New Hampshire

For homeowners facing foreclosure in New Hampshire, the following is a summary of the state’s foreclosure laws:

Judicial Foreclosure

Foreclosures in New Hampshire can be judicial, meaning the bank must file a lawsuit in court in order to foreclose.

Nonjudicial Foreclosure

Foreclosures in New Hampshire can also be nonjudicial but a court must confirm the sale.

Foreclosure Notification

New Hampshire law requires one notice:

  • In New Hampshire, defaulting homeowners will receive a notice of sale, which must be personally served or mailed the defaulting homeowner by the bank at least 45 days before the sale. The notice of sale also has to be published in a newspaper once a week for three weeks before the sale.

New Hampshire Foreclosure Protections

New Hampshire law provides protections in accordance with the federal Service Members Civil Relief Act.

New Hampshire law also provides to members of the state guard, national guard, or militia called to active duty by the governor for over 30 days.

Reinstatement and Redemption

New Hampshire law does not allow the homeowner to reinstate prior to the foreclosure sale. The mortgage contract, though, may allow reinstatement or the bank may allow the homeowner to reinstate.

New Hampshire law does not allow homeowners to redeem after the foreclosure, though the homeowner can redeem up until the time of the foreclosure sale by paying off the full amount of the unpaid mortgage debt.

Deficiency Law

In New Hampshire, the bank can request a deficiency judgment, though it must try to obtain a fair and reasonable price at the sale.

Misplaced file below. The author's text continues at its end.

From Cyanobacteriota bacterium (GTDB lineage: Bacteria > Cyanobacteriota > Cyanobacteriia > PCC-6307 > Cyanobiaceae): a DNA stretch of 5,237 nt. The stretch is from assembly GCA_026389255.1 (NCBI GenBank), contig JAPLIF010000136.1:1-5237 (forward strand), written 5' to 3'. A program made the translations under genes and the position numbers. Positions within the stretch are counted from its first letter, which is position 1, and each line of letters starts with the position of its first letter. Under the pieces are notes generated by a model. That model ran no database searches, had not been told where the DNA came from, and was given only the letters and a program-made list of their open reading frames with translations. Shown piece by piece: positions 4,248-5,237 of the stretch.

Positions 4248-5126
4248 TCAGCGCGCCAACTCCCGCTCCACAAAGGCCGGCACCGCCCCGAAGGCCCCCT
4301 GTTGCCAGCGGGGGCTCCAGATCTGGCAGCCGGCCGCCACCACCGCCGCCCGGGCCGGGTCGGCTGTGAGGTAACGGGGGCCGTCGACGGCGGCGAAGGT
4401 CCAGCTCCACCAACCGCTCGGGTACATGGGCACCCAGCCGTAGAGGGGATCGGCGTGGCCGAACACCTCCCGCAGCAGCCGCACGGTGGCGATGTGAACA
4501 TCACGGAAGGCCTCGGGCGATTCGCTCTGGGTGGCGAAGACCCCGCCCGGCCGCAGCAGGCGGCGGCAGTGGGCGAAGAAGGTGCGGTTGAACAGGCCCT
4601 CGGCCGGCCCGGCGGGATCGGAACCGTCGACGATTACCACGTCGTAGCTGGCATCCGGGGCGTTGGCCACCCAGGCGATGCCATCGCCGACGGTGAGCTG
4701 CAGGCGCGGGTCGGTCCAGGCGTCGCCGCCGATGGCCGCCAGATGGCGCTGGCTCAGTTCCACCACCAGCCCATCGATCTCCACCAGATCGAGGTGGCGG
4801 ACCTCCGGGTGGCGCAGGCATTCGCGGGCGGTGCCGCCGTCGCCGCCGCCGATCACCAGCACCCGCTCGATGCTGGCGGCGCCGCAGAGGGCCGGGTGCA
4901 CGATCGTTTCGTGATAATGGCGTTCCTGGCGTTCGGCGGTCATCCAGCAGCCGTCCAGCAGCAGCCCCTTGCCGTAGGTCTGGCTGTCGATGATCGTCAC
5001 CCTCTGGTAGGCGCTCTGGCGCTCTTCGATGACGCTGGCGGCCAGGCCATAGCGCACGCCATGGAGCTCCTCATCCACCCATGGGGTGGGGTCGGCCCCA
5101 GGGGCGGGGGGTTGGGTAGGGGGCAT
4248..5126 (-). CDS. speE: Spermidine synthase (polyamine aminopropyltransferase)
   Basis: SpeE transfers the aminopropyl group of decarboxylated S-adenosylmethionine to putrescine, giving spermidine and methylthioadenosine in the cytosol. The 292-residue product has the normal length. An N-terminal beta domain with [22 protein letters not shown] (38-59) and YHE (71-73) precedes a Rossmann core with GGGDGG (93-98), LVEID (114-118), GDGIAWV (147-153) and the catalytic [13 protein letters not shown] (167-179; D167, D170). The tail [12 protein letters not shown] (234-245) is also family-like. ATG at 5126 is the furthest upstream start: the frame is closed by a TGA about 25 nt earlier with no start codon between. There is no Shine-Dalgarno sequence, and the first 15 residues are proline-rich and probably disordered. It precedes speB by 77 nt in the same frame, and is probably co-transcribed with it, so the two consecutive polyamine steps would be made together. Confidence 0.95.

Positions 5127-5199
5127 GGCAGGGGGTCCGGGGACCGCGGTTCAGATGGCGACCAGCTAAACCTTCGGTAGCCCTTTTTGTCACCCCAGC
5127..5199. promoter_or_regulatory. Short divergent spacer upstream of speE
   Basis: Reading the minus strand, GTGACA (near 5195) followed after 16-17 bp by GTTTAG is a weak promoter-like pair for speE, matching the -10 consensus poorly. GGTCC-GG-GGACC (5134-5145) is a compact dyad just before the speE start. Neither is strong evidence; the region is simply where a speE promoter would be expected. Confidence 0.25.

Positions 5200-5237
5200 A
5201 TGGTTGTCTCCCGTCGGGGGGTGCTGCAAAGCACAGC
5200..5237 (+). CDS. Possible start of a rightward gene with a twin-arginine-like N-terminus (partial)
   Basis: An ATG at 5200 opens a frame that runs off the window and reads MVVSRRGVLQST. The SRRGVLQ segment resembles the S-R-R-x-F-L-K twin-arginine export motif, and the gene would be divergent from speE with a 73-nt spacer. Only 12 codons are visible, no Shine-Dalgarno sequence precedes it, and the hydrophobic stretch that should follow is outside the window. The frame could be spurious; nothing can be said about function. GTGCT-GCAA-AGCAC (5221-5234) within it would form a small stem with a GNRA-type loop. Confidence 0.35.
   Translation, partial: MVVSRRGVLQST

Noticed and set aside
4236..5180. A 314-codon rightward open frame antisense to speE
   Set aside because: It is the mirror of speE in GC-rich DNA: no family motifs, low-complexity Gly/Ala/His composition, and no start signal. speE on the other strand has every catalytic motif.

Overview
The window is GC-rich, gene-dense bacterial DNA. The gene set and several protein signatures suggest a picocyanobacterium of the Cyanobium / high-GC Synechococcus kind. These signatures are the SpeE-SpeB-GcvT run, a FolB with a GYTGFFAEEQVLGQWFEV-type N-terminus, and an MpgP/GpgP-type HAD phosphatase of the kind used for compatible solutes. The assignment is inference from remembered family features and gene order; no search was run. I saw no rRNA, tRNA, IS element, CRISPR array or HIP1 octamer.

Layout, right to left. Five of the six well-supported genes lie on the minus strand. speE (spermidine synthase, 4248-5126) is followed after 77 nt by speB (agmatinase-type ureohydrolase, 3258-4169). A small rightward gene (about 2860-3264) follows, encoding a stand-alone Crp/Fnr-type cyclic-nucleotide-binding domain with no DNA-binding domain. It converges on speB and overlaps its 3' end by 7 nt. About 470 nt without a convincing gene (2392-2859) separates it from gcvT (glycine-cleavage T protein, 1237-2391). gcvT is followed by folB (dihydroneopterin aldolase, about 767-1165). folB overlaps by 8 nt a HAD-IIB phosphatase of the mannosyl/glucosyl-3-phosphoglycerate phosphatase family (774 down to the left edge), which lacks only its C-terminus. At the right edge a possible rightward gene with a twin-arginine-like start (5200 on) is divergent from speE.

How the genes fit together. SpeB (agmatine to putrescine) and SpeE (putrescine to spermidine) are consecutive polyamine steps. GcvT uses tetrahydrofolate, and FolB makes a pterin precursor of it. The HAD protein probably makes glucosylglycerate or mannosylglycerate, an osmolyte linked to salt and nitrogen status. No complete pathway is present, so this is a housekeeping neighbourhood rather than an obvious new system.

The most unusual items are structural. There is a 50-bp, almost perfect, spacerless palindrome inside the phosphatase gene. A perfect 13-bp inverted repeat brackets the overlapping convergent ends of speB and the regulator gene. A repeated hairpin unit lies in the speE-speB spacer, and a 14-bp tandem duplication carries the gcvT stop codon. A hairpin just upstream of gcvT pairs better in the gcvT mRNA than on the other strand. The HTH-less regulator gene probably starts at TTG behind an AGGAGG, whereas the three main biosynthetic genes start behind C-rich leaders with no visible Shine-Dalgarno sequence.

Eviction Notice

After a New Hampshire foreclosure sale, the buyer must give the homeowner a 30-day notice to leave before starting eviction proceedings in court. For information regarding how to avoid foreclosure in New Hampshire, visit HUD.gov.

New Hampshire

For homeowners facing foreclosure in New Hampshire, the following is a summary of the state’s foreclosure laws:

Judicial Foreclosure

Foreclosures in New Hampshire can be judicial, meaning the bank must file a lawsuit in court in order to foreclose.

Nonjudicial Foreclosure

Foreclosures in New Hampshire can also be nonjudicial but a court must confirm the sale.

Foreclosure Notification

New Hampshire law requires one notice:

  • In New Hampshire, defaulting homeowners will receive a notice of sale, which must be personally served or mailed the defaulting homeowner by the bank at least 45 days before the sale. The notice of sale also has to be published in a newspaper once a week for three weeks before the sale.

New Hampshire Foreclosure Protections

New Hampshire law provides protections in accordance with the federal Service Members Civil Relief Act.

New Hampshire law also provides to members of the state guard, national guard, or militia called to active duty by the governor for over 30 days.

Reinstatement and Redemption

New Hampshire law does not allow the homeowner to reinstate prior to the foreclosure sale. The mortgage contract, though, may allow reinstatement or the bank may allow the homeowner to reinstate.

New Hampshire law does not allow homeowners to redeem after the foreclosure, though the homeowner can redeem up until the time of the foreclosure sale by paying off the full amount of the unpaid mortgage debt.

Deficiency Law

In New Hampshire, the bank can request a deficiency judgment, though it must try to obtain a fair and reasonable price at the sale.

Eviction Notice

After a New Hampshire foreclosure sale, the buyer must give the homeowner a 30-day notice to leave before starting eviction proceedings in court. For information regarding how to avoid foreclosure in New Hampshire, visit HUD.gov.

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